Yes, true believers today is the birthday of Mary Wollstonecraft Shelley (b. 1797) author of Frankenstein. I wanted to put down a few words to celebrate today and this amazing writer who has given us a well recognized, well loved trope within the horror genre. She writes about horror in perhaps its truest, most frightening form – that which comes from us – not human pride, but human optimism. It isn’t arrogance per se but our own exploration that led to the sad conclusion of this story. It is a reflection of the state of human nature and of a human world. We build the structures of our own destruction. We fight against nature, mold it, shape it and try to make it our own – enslave it.
Frankenstein is a novel about romantic striving against the boundaries and limitations placed on our existence. Shelley’s Frankenstein is not a mad scientist, as his character has been reduced to over the years, but a scientist who is passionate about the primary questions and preoccupations of his time. In his quest for a scientific ideal – the perfect human – he creates a monster, who then must be held in check by other systems and institutions that humans have also created. While these institutions are more concrete and based in reality than the creation of the monster, they are equally imperfect. This novel helps the reader understand that there is no such state as perfection. Furthermore, there is no social experiment, whether based in reality or in fantasy, that will result in an ideal solution. Rather, human beings will always create imperfect institutions and inventions, and given this, must be prepared to accept responsibility and anticipate the potential consequences. (From Nicole Smith’s Article, “Romanticism and Frankenstein by Mary Shelley“)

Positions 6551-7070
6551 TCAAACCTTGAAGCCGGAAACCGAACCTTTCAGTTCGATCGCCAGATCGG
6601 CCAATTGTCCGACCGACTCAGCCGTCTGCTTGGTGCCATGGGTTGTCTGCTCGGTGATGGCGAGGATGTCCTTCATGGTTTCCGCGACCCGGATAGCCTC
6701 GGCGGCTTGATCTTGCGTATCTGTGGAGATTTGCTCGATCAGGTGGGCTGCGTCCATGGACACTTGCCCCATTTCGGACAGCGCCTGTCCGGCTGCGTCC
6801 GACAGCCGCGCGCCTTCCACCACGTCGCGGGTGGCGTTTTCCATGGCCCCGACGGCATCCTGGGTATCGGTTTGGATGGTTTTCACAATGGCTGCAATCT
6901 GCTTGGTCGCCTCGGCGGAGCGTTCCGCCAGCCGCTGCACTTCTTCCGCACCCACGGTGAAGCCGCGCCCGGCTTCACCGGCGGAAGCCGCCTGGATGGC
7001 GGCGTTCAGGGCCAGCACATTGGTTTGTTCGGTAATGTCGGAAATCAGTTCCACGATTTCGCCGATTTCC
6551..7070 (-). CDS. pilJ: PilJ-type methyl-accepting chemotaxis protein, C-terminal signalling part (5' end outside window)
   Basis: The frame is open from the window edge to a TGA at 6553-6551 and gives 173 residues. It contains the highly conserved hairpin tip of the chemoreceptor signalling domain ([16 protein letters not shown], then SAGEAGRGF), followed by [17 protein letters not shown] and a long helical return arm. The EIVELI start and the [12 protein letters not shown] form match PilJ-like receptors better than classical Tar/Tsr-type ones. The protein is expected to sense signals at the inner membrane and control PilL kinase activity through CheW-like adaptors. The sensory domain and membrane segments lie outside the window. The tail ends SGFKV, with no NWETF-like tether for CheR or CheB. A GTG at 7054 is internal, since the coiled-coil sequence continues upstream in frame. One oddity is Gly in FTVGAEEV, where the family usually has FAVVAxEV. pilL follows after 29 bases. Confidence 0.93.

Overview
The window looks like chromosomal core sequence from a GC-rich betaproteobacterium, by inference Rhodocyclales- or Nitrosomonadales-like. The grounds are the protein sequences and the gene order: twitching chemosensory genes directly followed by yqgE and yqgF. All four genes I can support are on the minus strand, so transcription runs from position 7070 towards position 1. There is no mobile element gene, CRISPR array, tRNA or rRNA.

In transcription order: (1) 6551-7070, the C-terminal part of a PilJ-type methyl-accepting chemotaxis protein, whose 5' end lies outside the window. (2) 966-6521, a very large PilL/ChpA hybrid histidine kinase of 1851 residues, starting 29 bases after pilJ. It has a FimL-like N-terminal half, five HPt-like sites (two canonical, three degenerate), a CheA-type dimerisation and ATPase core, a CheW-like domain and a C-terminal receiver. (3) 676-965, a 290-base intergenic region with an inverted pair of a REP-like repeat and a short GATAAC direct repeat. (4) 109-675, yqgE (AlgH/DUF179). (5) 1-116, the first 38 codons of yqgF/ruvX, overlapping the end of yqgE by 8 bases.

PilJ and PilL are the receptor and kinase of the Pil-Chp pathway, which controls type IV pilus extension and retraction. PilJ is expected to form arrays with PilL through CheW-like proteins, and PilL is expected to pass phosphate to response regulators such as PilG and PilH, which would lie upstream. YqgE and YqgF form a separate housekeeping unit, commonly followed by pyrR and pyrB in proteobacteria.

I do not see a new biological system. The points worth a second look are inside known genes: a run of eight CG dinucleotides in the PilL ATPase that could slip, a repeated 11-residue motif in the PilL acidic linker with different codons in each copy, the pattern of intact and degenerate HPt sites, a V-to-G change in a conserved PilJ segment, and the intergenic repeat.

I saw—with shut eyes, but acute mental vision—I saw the pale student of unhallowed arts kneeling beside the thing he had put together. I saw the hideous phantasm of a man stretched out, and then, on the working of some powerful engine, show signs of life and stir with an uneasy, half-vital motion. Frightful must it be, for supremely frightful would be the effect of any human endeavor to mock the stupendous mechanism of the Creator of the world.
Taken from Mary Shelley’s Author’s Introduction to the 1831 edition of Frankenstein she describes the dream she had that inspired the book. The phrasing is not only gripping and graphic but very clearly highlights the themes we see repeated throughout the novel: the unnaturalness of the monster, the relationship between creator and created , and the dangerous consequences of misused knowledge. Best. Introduction. Ever.
More Quotable Mary Shelley
“It was already one in the morning; the rain pattered dismally against the panes, and my candle was nearly burnt out, when, by the glimmer of the half-extinguished light, I saw the dull yellow eye of the creature open.”
“None but those who have experienced them can conceive of the enticements of science.”
“Life and death appeared to me ideal bounds, which I should first break through, and pour a torrent of light into our dark world.”
“The different accidents of life are not so changeable as the feelings of human nature. I had worked hard for nearly two years, for the sole purpose of infusing life into an inanimate body…[b]ut now that I had finished, the beauty of the dream vanished….”
“No man chooses evil because it is evil; he only mistakes it for happiness, the good he seeks.”
“I am malicious because I am miserable….You, my creator, would tear me to pieces, and triumph; remember that, and tell me why I should pity man more than he pities me?”
“[I]f I cannot inspire love, I will cause fear….”
“The companions of our childhood always possess a certain power over our minds which hardly any later friend can obtain.”
“I do know that for the sympathy of one living being, I would make peace with all. I have love in me the likes of which you can scarcely imagine and rage the likes of which you would not believe. If I cannot satisfy the one, I will indulge the other.”
“But I am a blasted tree; the bolt has entered my soul; and I felt then that I should survive to exhibit what I shall soon cease to be–a miserable spectacle of wrecked humanity, pitiable to others and intolerable to myself.”